Thousands of people are trapped between two borders on Europe’s frontier, in conditions deemed “catastrophic” by the UNHCR.
The West has accused authoritarian Belarusian leader Alexander Lukashenko of orchestrating a border crisis with Poland, using the migrants as a pawn in a political power play.
Lukashenko’s government has repeatedly denied such claims, instead blaming the West for the crossings and poor treatment of migrants.
Humanitarian groups are also accusing Poland’s ruling nationalists of violating the international law by pushing people back into Belarus, instead of accepting their applications for asylum. Poland says its actions are legal.
Here’s what else you need to know:
Migrants are trapped in terrible conditions: The situation at the border remains fluid, with at least 800 people currently camped out in a makeshift camp on the Belarusian side of the closed Kuznica border crossing, Polish authorities told CNN on Friday. Hundreds more have been “transported to other places by Belarusian services,” they said.
A Polish border guard press officer told CNN that around 4,000 migrants were camped out along the border on Wednesday night.
Meanwhile, the Belarus State Border Committee reported Tuesday that there are about 2,000 refugees on the border line, including women and children, who are threatened by weather conditions and lack of food and water.
Most of the migrants are from the Middle East and Asia and are hoping to travel on from Poland deeper into Europe. They’ve been gathering on the Belarusian side of the Kuznica border crossing — which was shut on Tuesday — for weeks.
Russia stands by Belarus: Russia, Belarus’ largest (and most important) political and economic partner, has defended Minsk’s handling of the issue and has denied any involvement in the crisis.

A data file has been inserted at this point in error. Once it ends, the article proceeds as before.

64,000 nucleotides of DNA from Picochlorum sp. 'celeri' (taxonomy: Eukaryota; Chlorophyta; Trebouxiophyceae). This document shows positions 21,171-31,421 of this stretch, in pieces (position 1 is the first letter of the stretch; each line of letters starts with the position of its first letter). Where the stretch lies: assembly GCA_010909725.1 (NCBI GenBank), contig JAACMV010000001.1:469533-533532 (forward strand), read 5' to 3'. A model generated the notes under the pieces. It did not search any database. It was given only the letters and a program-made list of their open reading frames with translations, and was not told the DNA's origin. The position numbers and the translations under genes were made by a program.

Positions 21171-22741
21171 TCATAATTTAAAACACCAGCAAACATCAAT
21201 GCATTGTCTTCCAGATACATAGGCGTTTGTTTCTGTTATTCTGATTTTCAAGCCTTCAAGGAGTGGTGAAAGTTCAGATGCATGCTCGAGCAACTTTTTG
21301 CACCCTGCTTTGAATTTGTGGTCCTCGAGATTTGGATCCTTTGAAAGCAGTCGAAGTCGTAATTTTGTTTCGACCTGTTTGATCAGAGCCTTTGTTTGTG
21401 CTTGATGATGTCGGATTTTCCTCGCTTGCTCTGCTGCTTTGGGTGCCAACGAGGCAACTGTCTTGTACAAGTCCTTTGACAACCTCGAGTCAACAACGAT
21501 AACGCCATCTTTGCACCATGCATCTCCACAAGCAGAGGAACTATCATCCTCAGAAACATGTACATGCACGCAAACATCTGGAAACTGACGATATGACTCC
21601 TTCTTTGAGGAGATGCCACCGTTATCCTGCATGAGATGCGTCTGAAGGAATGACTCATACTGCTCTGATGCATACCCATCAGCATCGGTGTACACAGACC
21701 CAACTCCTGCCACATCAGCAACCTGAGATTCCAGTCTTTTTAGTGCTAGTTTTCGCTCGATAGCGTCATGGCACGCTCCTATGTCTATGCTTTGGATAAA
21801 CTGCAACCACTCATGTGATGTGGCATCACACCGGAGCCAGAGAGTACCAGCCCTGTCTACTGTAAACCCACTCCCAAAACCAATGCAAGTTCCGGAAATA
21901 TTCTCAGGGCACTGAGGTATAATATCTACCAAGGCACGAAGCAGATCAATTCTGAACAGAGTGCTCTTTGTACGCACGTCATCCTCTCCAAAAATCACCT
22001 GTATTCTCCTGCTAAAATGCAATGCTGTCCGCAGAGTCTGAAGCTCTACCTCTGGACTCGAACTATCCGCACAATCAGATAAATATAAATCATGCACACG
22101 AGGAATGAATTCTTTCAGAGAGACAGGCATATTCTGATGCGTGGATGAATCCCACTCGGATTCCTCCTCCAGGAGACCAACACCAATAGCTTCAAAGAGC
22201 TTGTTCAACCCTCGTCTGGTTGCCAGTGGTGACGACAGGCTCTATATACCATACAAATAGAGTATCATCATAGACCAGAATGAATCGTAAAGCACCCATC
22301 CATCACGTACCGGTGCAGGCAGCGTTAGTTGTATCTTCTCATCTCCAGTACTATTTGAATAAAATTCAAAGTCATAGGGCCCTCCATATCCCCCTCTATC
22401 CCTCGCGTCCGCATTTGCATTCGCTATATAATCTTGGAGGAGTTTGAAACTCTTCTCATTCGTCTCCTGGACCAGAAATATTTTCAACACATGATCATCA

Kremlin spokesman Dmitry Peskov said on Thursday that Moscow “has nothing to do with what is happening on the border of Belarus and Poland.” And on Monday, Peskov said Belarus was taking all necessary measures to act legally.
Russia underlined its support for the Lukashenko regime by performing joint military exercises over Belarus airspace on Wednesday.
The two long-range Russian Tupolev Tu-22M3 supersonic long-range bombers practiced “issues of interaction with ground control points” with armed forces of both countries, the Russian Ministry of Defense said Wednesday.
Poland’s government ramps up nationalist rhetoric: Polish President Andrzej Duda visited the border late on Thursday in a show of solidarity with the military, police and border guards. Earlier in the day, Duda addressed thousands of Poles who marched through Warsaw to celebrate Independence Day.
In a speech with nationalistic references in support of the government’s strict policy of keeping the border with Belarus closed to migrants, he said: “We have always been, we are and we will be part of a Europe based on Christian values, which are also the foundations of our tradition and culture.”
“The time has come when you need to defend your homeland. But we need to guard its borders more than before,” Duda said, adding: “It must be done with dedication, with sleepless nights, in coldness, in hardship, in a very ungrateful situation to which we were forced by the hybrid actions of the Belarusian regime against Poland and against the European Union.”
Ukraine beefs up its borders: Neighboring Ukraine said it will hold military drills in an area near its borders with Poland and Belarus to counter a potential migrant crisis on Thursday, with some 8,500 servicemen and police expected to participate in the exercises, along with military aircraft, including 15 helicopters.
The US and EU prep new Belarus sanctions: The White House’s National Security Council said Wednesday that the US is preparing “follow-up sanctions” designed to hold Belarusian leaders accountable for “ongoing attacks on democracy, human rights and international norms.” The spokesperson did not specify when the new measures would come into place. This is the second round of sanctions announced by the US in recent months.
Germany’s acting Foreign Minister Heiko Maas told German parliament on Thursday that the EU had decided to “expand and tighten its sanctions against Lukashenko’s regime” at a meeting of foreign ministers in Brussels.